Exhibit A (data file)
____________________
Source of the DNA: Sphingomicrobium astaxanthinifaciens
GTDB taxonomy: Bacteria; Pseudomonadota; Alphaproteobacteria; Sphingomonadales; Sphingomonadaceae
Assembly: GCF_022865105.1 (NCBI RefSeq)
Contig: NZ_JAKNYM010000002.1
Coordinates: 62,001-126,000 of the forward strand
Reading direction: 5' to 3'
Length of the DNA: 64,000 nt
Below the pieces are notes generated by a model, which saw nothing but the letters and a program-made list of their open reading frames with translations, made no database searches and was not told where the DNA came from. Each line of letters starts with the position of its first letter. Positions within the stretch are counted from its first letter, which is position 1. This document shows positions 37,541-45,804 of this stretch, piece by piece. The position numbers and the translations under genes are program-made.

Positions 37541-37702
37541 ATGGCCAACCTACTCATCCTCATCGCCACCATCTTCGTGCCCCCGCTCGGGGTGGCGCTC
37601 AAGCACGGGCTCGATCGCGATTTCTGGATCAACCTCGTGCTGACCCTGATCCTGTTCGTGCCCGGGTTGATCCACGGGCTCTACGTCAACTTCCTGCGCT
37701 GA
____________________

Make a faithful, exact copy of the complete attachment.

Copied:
Source of the DNA: Sphingomicrobium astaxanthinifaciens
GTDB taxonomy: Bacteria; Pseudomonadota; Alphaproteobacteria; Sphingomonadales; Sphingomonadaceae
Assembly: GCF_022865105.1 (NCBI RefSeq)
Contig: NZ_JAKNYM010000002.1
Coordinates: 62,001-126,000 of the forward strand
Reading direction: 5' to 3'
Length of the DNA: 64,000 nt
Below the pieces are notes generated by a model, which saw nothing but the letters and a program-made list of their open reading frames with translations, made no database searches and was not told where the DNA came from. Each line of letters starts with the position of its first letter. Positions within the stretch are counted from its first letter, which is position 1. This document shows positions 37,541-45,804 of this stretch, piece by piece. The position numbers and the translations under genes are program-made.

Positions 37541-37702
37541 ATGGCCAACCTACTCATCCTCATCGCCACCATCTTCGTGCCCCCGCTCGGGGTGGCGCTC
37601 AAGCACGGGCTCGATCGCGATTTCTGGATCAACCTCGTGCTGACCCTGATCCTGTTCGTGCCCGGGTTGATCCACGGGCTCTACGTCAACTTCCTGCGCT
37701 GA